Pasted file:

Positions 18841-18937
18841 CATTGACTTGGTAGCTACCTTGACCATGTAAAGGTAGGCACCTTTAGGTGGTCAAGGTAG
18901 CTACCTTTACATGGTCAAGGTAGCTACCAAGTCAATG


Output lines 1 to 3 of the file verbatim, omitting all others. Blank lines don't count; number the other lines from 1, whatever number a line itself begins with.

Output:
Positions 18841-18937
18841 CATTGACTTGGTAGCTACCTTGACCATGTAAAGGTAGGCACCTTTAGGTGGTCAAGGTAG
18901 CTACCTTTACATGGTCAAGGTAGCTACCAAGTCAATG